What Nature Gives, What Nature Needs
Over the next several months, The Nature Conservancy will share our thoughts on the critical need for adequate, reliable funding for land and water conservation in Georgia. We hope the ideas we present will inform the dialogue about why investments to create and maintain parks, green spaces and conservation lands are critical for economic success and quality of life across our state.
I can’t tell you when my connection to nature began because it has always been a part of me. Some of my earliest memories are of long summer days on my grandparents’ farm near Rome and fishing in the streams of north Georgia. And now my family spends quality time hiking in our state’s forests, visiting the Georgia coast and – of course –fishing.
After studying economics, I worked at Goldman Sachs in New York and then moved home to Atlanta where I now serve as managing director at Source Capital, a private equity firm. My affinity for nature and background in finance might seem disparate, but I feel it makes me uniquely qualified for my role as a third-generation member and former finance chair of The Nature Conservancy in Georgia’s board of trustees. With that juxtaposition of experiences, I can say unequivocally that adequate and predictable funding for conservation is essential to the future of our state’s economy and way of life.
Our country and our state’s economy reflect our collective love for nature. According to the Outdoor Industry Association’s annual report about the economic impact of recreation, 7.6 million jobs and $887 billion in consumer spending can be tied to people hunting, hiking, birdwatching – and my new favorite – stand-up paddle boarding — all over the country.
The trends hold true here in Georgia. Almost 240,000 jobs are related to outdoor recreation, totaling $8.1 billion in wages and salaries and resulting in $1.8 billion in state and local tax revenue each year. More Georgia jobs depend on outdoor recreation than the auto industry.
Yet unlike many states, including our neighbors Alabama, Florida and South Carolina, Georgia does not currently have a dedicated source of funding for land conservation and management. The annual budgetary process allocates funding for maintaining and improving the health of our state’s natural resources year-to-year.
This lack of predictability makes it extremely difficult for state agencies like the Georgia Department of Natural Resources and partners like The Nature Conservancy to plan ahead. Opportunities to purchase important habitat sometimes disappear because funding can’t be secured in advance. Long-term planning is sometimes replaced with quick decisions, resulting in significant negative consequences for our communities and the natural areas where we connect with our families and replenish our souls.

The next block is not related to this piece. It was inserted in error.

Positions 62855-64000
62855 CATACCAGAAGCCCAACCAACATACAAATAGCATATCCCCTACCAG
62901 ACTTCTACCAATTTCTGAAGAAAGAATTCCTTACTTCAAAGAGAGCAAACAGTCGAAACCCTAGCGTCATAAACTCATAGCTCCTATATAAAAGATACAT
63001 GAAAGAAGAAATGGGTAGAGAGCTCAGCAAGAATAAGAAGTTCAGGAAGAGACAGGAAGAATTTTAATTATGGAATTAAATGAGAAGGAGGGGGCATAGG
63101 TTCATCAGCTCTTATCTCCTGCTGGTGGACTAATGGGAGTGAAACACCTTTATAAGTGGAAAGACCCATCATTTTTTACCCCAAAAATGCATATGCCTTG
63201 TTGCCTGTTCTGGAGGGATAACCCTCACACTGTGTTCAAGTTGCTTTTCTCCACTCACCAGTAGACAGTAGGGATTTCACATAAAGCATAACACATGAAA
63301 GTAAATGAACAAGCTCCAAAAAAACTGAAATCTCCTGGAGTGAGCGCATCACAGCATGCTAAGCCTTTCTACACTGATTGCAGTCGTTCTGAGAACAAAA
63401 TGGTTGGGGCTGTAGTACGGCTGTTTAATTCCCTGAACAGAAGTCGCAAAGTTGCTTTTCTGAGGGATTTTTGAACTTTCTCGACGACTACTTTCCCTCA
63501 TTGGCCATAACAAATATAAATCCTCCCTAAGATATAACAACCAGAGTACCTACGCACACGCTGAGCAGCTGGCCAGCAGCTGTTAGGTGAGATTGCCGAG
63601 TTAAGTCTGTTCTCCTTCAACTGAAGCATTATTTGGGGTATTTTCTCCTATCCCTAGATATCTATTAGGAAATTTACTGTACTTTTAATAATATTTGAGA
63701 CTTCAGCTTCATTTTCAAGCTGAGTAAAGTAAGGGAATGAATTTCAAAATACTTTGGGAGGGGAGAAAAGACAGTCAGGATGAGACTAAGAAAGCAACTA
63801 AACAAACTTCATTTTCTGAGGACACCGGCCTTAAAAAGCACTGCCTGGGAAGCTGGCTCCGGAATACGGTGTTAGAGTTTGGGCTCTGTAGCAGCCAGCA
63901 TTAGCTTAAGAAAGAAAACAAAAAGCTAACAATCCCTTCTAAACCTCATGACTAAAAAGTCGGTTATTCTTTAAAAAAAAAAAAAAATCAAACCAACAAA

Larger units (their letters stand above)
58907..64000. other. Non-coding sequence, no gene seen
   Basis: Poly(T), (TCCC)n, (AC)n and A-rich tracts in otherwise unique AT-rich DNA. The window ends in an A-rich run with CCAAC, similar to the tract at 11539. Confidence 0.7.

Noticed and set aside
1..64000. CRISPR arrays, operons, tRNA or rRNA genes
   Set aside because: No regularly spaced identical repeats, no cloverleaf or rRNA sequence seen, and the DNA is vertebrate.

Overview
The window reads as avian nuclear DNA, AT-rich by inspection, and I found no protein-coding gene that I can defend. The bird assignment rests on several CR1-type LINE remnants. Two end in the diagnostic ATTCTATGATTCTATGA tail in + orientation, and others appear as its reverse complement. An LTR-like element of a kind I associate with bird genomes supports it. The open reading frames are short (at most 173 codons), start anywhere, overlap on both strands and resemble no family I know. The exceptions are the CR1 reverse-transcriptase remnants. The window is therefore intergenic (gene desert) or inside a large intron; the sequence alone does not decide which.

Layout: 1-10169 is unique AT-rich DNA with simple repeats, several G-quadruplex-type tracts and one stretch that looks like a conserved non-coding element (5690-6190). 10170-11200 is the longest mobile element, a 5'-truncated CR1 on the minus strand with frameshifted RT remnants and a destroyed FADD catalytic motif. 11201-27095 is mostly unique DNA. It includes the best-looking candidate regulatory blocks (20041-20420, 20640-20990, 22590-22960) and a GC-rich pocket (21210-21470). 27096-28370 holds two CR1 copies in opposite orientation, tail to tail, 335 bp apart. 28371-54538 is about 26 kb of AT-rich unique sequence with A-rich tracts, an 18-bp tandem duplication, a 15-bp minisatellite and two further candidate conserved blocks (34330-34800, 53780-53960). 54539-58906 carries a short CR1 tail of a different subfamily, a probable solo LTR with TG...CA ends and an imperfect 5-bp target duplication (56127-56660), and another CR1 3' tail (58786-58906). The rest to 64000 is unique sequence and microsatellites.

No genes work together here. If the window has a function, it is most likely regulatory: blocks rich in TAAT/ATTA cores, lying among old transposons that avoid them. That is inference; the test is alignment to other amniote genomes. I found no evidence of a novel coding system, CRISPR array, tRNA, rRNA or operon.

For several years now, a group of organizations have come together to envision how to create a steady funding source for conservation. The Georgia Outdoor Stewardship Act is the result of their collaboration. You will be hearing about it as the 2018 legislative session gets underway – and I encourage you to learn about it now.
I am proud to carry forward my family’s values – respect for place, love of nature and opportunity for everyone to enjoy the benefits of our natural world. Those values are a fundamental part of who I am – and I suspect most Georgians share them. But the clean water our forests provide, the healthy air we breathe thanks to our “city in the forest,” the memories we make casting a line and landing a trout with our children don’t just happen – they take commitment, time – and money. And once those forests and trees are gone, those streams polluted, our beaches washed away – it’s sometimes impossible and surely a lot more expensive to try to bring them back than to give them the protection and care they deserve in the first place.
Featured photo (above): Rapids and fall color on the Amicalola creek as it flows towards the Etowah just west of Dawsonville, Georgia. (c) Mark Godfrey/The Nature Conservancy
Column by Tom Harbin, III